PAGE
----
There is something to be said for approaching the games as Japan did: it is better to lose a battle and win the war. This is an example of the differences between philosophies in countries and peoples, the difference between the "I" and the "we." Don't get me wrong; I cheered for the US all along, but also found it painful to watch sometimes when it seemed we were crushing opponents, because I knew the IOC was watching and taking notes, and on a more human note, I've played with and against a number of the girls on the other teams at one time or another, and I could imagine how they felt. In the end, I'm sad that the US did not get the gold, of course, but I do believe it was that silver lining in the storm cloud I alluded to in the beginning. That silver lining, our taking Silver instead of Gold, may help, in some small way, toward giving other countries some hope of being competitive eight years from now, assuming we get softball re-instated. I hope they see that silver lining, that small crack in the door of USA Softball dominance, put their foot in the crack, and work very hard to develop their programs. I hope too, that we take this next eight years to HELP them develop to top-tier competitors. In every sport, there are perennial favorites, and there are underdogs who create upsets. The desire to become the favorites, the top seeds, and to be the underdog that rises to the top, surprising everyone, is what drives many of us in sport to greater heights. I congratulate, again, the women of Team USA Softball on your winning the Silver. In winning silver rather than gold, you may have inadvertently done more for the future of our sport than walking away with another gold.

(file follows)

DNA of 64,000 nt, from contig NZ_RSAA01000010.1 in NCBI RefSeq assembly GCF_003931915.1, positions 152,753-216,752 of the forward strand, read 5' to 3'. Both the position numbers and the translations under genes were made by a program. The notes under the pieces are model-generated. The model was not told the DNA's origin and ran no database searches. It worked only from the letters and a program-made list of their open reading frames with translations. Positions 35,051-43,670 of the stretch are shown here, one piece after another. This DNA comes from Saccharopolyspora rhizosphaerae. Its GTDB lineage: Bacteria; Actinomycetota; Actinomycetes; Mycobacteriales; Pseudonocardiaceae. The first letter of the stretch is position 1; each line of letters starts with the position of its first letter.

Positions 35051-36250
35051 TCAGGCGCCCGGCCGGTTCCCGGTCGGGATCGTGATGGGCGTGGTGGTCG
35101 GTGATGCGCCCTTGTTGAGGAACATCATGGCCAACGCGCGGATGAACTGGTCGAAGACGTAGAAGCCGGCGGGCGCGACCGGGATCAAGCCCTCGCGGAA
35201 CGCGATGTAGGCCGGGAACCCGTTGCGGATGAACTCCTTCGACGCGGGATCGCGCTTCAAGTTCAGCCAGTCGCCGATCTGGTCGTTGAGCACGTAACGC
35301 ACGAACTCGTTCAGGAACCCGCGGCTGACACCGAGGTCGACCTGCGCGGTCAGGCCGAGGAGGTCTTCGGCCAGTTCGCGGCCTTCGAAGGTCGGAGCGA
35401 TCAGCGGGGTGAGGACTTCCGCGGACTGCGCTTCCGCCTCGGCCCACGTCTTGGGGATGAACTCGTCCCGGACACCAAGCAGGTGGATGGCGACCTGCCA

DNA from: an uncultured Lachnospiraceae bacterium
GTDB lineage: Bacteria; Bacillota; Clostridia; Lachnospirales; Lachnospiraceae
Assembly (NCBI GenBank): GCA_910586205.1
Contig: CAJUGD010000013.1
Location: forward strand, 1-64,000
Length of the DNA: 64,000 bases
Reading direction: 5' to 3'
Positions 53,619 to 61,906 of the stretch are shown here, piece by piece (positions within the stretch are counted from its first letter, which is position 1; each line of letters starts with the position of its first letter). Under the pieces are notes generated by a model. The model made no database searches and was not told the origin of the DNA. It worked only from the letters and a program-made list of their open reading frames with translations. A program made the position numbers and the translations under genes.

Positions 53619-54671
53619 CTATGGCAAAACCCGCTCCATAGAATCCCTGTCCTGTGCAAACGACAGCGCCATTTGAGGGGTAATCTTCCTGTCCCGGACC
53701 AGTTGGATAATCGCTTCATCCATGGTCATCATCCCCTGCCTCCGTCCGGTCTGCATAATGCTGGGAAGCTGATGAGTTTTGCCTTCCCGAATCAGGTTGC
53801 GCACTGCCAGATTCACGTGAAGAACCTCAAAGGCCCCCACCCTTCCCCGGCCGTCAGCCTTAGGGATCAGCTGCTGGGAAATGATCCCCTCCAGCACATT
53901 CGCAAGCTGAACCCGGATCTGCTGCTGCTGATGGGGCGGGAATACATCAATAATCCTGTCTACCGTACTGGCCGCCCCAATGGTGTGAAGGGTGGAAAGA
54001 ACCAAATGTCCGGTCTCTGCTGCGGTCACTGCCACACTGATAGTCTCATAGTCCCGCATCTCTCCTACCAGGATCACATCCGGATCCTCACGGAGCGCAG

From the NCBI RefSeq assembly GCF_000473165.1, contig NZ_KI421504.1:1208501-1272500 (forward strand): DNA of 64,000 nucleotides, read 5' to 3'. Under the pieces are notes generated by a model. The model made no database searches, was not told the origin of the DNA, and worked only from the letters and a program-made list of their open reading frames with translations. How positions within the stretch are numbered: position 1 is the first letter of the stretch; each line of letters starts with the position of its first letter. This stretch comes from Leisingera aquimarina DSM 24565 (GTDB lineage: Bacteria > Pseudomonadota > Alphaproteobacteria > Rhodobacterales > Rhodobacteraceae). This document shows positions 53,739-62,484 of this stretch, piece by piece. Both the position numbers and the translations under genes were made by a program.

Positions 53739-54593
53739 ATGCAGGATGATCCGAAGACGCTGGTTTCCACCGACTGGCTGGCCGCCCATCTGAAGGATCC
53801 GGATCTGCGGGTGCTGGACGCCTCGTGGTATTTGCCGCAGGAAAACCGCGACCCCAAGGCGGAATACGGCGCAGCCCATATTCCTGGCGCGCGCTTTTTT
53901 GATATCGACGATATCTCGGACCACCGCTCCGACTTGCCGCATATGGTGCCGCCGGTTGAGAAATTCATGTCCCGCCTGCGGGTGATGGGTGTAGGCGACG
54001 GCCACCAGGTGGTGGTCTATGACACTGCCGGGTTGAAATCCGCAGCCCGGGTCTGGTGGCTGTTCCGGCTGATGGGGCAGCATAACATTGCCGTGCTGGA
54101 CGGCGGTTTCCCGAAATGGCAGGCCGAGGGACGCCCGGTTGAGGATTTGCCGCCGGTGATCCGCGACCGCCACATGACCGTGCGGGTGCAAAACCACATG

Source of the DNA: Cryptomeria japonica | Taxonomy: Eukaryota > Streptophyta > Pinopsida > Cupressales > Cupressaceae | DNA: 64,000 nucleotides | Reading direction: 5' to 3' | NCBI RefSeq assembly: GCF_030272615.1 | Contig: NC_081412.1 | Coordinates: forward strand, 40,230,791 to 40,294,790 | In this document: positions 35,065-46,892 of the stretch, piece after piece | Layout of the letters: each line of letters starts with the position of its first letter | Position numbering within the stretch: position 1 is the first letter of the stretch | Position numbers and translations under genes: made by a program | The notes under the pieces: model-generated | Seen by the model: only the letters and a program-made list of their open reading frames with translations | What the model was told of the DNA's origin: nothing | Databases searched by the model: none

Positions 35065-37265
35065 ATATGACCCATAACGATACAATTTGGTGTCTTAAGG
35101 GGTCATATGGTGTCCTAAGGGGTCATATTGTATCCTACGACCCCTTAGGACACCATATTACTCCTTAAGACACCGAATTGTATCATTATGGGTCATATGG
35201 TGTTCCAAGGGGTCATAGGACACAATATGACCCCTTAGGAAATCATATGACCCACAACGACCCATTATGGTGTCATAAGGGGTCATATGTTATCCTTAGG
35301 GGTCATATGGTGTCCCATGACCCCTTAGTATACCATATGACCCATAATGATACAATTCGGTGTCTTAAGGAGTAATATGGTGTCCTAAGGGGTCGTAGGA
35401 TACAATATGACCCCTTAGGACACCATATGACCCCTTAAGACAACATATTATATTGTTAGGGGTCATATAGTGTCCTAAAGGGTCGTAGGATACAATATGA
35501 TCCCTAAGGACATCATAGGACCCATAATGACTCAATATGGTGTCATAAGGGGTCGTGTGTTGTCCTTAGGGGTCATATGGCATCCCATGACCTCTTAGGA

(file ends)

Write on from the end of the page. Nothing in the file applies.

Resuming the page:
Extra Innings: Future Olympics
Ever wonder why Softball and Baseball don't have both male and female teams? Ever watch Men's Fastpitch at the National/International levels? I have, and it's amazing! I firmly believe we should be lobbying to not only get Softball and Baseball re-instated in 2016, but to re-enter with both male and female teams in both sports. After all, Softball is not the female version of Baseball. Nearly every other Olympic sport has both male and female contingents or individual athletes. I have heard many of the arguments regarding removing Softball and Baseball, and one of the most compelling, financially, is that many host countries have to build expensive stadiums that may never be used again. If this is correct, then doesn't it make more sense to get DOUBLE the usage during the games by having both male and female teams playing? Seems logical and more inclusive to me.
Did you know there's a Men's National Softball Team, already? Go to:
www.usasoftball.com, click on "National teams," then Men's National Team. And yes, there is a Women's National Baseball Team (which played in the IBAF-sanctioned III World Cup in Matsuyama, Japan August 24-29). Go to: www.usabaseball.com and click in "Women's National Team."
Until next time, see the silver lining, not the storm cloud, and play HARD, 'cuz there "Ain't Nothin' Soft" about it!
As always, I welcome comments and column suggestions at email@example.com